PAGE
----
I'm too young to have full knowledge of what I'm about to say, but for posting sake I'll count movie watching and book reading as "industry experience."
A common expression regarding leveraged buyouts is "cutting/trimming the fat." This references any unnecessary or superfluous spending within a company. Once the private equity firm has acquired the company, a significant amount of new debt is partially intended to instill discipline in the company's operations.
Because of their leverage they cannot afford bureaucracy and excess fat; they need shorter lines of communication to customers, employees, suppliers and other constituents. They need to invest their capital in highly productive assets. They need to address the very concerns that business critics have leveled at American industry in its recent years of decline. Because they have few near-term prospects for liquifying their investment, they must take the long-term view.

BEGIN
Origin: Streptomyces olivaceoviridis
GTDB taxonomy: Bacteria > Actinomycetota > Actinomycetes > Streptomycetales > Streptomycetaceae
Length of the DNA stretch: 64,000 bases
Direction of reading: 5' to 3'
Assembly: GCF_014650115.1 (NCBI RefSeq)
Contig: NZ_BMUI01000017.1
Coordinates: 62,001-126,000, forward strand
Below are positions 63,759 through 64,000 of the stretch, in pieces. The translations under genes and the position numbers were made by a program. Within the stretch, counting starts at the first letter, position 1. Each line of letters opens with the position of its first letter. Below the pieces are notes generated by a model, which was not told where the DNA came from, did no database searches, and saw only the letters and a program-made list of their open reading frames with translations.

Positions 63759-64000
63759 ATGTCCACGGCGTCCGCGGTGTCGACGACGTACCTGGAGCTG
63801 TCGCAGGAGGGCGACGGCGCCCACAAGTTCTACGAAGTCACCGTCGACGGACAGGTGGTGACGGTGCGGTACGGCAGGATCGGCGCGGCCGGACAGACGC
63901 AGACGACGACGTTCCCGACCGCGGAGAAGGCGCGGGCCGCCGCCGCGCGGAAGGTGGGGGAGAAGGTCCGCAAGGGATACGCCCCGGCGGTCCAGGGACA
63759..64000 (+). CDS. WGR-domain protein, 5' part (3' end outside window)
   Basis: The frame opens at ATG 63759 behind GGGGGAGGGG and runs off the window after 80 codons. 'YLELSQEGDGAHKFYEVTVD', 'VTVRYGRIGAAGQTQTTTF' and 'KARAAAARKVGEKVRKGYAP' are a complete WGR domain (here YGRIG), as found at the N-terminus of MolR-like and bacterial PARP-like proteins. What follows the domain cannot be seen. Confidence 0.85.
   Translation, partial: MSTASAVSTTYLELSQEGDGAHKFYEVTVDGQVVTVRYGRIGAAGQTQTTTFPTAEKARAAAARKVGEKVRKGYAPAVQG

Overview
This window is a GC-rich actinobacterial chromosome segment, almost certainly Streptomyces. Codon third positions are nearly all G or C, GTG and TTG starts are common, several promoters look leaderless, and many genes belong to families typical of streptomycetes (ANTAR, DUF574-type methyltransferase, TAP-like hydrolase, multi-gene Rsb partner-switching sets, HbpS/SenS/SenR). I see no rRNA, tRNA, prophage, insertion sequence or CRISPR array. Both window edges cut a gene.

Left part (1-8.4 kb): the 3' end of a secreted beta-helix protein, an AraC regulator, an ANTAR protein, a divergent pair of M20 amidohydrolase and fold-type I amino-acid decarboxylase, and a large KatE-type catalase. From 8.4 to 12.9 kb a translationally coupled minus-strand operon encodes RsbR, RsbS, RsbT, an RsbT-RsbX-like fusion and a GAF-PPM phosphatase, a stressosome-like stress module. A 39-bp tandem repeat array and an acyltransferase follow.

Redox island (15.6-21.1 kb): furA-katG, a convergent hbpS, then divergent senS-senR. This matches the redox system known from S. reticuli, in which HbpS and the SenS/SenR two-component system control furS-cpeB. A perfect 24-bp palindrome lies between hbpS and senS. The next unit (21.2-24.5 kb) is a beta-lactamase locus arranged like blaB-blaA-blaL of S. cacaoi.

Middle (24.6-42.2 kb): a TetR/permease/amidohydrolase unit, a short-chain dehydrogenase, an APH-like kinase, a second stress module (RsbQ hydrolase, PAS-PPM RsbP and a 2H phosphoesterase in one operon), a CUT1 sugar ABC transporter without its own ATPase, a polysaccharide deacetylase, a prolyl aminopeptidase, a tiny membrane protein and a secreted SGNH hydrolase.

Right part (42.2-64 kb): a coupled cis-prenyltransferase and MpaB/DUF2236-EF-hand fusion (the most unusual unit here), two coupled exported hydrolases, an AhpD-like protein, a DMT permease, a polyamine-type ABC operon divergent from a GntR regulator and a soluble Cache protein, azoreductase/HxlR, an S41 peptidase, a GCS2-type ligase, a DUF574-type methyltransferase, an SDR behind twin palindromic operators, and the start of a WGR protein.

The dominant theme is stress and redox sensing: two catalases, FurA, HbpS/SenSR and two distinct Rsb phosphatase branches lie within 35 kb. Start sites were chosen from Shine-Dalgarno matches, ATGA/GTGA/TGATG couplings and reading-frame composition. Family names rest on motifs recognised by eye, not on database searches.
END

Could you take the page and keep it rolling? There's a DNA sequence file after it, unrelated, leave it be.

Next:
--Wall Street Journal, May 31, 1984
Fast forward to the height of the subprime fallout and halting of LBO deals and the expression suddenly carries the opposite meaning:
Compare that to Blackstone and KKR, which larded their deals with ever increasing amounts of borrowings until investors turned off the high-yield spigot this summer. Until that spigot opens again, big U.S. buyout firms will largely be sitting on their hands, not exactly a recipe for cranking out the profits public shareholders will expect from them.
--Wall Street Journal, November 12, 2007
I believe more profound shifts in rhetoric will surface regarding "sustainable" and "renewable" energy sources. Sure, corn and soybeans are renewable resources, but are they viable sources for renewable energy?